Beck: The legislature wrapped up over the weekend and today was your first opportunity to speak with Governor Chet Culver. And largely on the minds of reporters was what about that big pay increase you and other state workers or department heads are going to get?
Henderson: Indeed and one of the final bills that was passed by the 2008 legislature there was a significant increase for the Governor, 9.7% in his salary effective July 1st. For the Lieutenant Governor, the Secretary of State, the Auditor, the Treasurer, their increase would be 23.6%. The Attorney General of Iowa will be an 11% increase. It also increased the pay of Iowa Supreme Court Justices and the judges on the Court of Appeals. Senate Democratic leader Mike Gronstal of Council Bluffs described this to us on the final day of the session as a way to bump their salaries up and then forever after tie them to the pay that is given to high level directors of state agencies so that it will no longer, in his words, be a political football.
Beck: But that does put it in the lap of the Governor who is, in effect, charged with signing his own pay increase. How does he feel about that?
Henderson: We asked him and he said it is likely that he will sign that into law.
Beck: It isn't him that put it in place but is it politically difficult for him at all?
Henderson: Of course it is and one of the reasons that he has sort of come up with perhaps over the weekend to explain why this is not that exorbitant, he pointed out today that in 2005 the pay for then Governor Tom Vilsack was increased 18%. So, he's making a comparison between 9.7% and 18% there.
Beck: It's not necessarily the size of the increase but also I read that it would make him the 12th highest paid Governor in the nation. Is that true?
Henderson: Correct. That is the estimate and, of course, compared then to the average pay of Iowans ranks about 30th, sort of midway between all of the 50 states.
Beck: So, it's higher than most in the sense of ranking. What are the other things that happened in the late part of the session as they allowed that bill about collective bargaining for public sector employees to go down to the Governor? Most of the time we know what the Governor is going to do when a bill hits his desk. He has said ahead of time whether he'll sign or veto something. Did he give an indication yet on this bill?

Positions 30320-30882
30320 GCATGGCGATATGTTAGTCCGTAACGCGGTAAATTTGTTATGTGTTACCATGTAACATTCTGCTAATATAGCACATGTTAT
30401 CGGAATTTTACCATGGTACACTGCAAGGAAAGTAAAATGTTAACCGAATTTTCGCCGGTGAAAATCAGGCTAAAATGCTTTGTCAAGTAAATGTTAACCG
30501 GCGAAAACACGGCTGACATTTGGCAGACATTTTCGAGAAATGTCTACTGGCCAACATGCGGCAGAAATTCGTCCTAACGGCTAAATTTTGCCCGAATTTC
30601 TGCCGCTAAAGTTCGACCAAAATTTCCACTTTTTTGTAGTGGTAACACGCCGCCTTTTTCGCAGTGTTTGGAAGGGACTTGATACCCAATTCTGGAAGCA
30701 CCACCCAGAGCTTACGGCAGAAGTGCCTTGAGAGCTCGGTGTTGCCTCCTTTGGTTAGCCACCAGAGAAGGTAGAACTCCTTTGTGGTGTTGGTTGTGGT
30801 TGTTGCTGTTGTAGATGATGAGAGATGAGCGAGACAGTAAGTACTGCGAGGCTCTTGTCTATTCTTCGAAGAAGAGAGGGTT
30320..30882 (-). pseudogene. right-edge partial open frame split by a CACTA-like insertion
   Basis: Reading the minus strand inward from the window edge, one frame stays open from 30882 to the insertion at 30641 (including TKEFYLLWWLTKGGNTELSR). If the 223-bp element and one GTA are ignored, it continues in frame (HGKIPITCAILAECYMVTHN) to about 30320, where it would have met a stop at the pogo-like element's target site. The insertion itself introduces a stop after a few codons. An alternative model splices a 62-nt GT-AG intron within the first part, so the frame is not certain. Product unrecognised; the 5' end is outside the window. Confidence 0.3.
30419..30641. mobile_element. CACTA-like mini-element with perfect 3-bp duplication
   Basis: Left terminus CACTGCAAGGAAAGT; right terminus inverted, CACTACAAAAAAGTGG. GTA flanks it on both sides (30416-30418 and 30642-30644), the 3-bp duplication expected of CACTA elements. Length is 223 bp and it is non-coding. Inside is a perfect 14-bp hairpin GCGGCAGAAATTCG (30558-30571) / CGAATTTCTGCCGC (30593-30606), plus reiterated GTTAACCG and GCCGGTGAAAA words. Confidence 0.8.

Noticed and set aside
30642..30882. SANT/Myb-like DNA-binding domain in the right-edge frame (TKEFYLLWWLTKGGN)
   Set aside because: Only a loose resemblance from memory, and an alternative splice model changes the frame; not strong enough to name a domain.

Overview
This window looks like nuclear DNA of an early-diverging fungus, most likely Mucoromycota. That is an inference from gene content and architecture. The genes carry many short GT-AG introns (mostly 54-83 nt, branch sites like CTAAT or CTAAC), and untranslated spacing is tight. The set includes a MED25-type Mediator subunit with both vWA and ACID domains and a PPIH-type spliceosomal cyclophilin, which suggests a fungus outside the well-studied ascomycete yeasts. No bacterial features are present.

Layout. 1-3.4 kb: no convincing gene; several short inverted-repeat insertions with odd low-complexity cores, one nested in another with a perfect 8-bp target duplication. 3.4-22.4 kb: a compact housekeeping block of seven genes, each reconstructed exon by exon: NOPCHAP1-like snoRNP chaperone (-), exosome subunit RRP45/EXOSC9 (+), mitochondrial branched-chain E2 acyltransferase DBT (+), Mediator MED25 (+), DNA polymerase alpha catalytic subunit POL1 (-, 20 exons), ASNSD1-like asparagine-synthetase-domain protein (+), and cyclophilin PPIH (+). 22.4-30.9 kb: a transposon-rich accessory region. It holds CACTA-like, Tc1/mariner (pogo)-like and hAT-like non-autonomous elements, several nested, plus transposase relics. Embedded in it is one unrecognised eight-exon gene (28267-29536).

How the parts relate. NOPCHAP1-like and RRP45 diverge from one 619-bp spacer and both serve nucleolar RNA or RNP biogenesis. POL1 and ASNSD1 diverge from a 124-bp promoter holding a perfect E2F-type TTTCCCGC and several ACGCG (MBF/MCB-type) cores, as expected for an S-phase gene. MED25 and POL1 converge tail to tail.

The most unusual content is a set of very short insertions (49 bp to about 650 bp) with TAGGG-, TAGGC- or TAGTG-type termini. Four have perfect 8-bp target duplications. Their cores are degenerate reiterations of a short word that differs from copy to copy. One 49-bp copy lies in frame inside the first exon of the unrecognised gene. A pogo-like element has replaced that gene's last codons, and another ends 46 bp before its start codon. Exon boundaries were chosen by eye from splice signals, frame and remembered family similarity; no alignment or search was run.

Henderson: He gave no indication. He said stay tuned, essentially, and he'll let us know when he makes a decision. He has 30 days to do so and I think all of the statehouse press corp. is assuming that decision will come on day 30.
Beck: On maybe a Friday afternoon late in the day when many of us maybe have gone home. Remind me, that legislation does what? Is it going to be lobbied as the session is over?
Henderson: I'm sure he'll be lobbied on it. He indicated in a statement issued last week that he and his staff had held 30 meetings in their statehouse office with folks who were interested in this legislation be they local government officials or union officials who are deeply interested in having this become law. If your viewers don't recall this is the legislation which greatly expands the bargaining rights of public sector employees. So, that means people who are employed at the local city, county and state levels.
Beck: One of the things at the end of the session was changes to put some teeth into Iowa's open meeting, open records laws. Journalists are very interested in that. Some citizens that have found a document they wanted to look at or a meeting that they thought was open that was closed were interested in that. But nothing happened.
Henderson: Exactly, senators at the very end were pressing this very hard. Senate Majority Leader Mike Gronstal and outgoing Senator Mike Connolly from Dubuque had really pushed this. The genesis for this sort of began with the CIETC scandal in that this public board that was supposed to be overseeing the operations of CIETC, the job training agency at which there was a salary, a pay scandal that we've all been looking at and sort of paying attention to, the public board didn't really have great oversight over that. And so one of the reasons that they were talking about this state board to come into play is that it would give people who, for instance, went to a board or a city council meeting an opportunity to come to the state and say hey, they didn't let me in, they made a decision in private that I think should have been made in public and so this state board would get involved and help implement the law at the local level.
Beck: And that just didn't happen this year. We just have a few seconds left, any preview for next session?
Henderson: I believe the gas tax will be an issue and I believe the Farm Bureau will be heavily involved in that debate. They were already running radio advertisements this spring about it.
Beck: Thanks, Kay, appreciate it.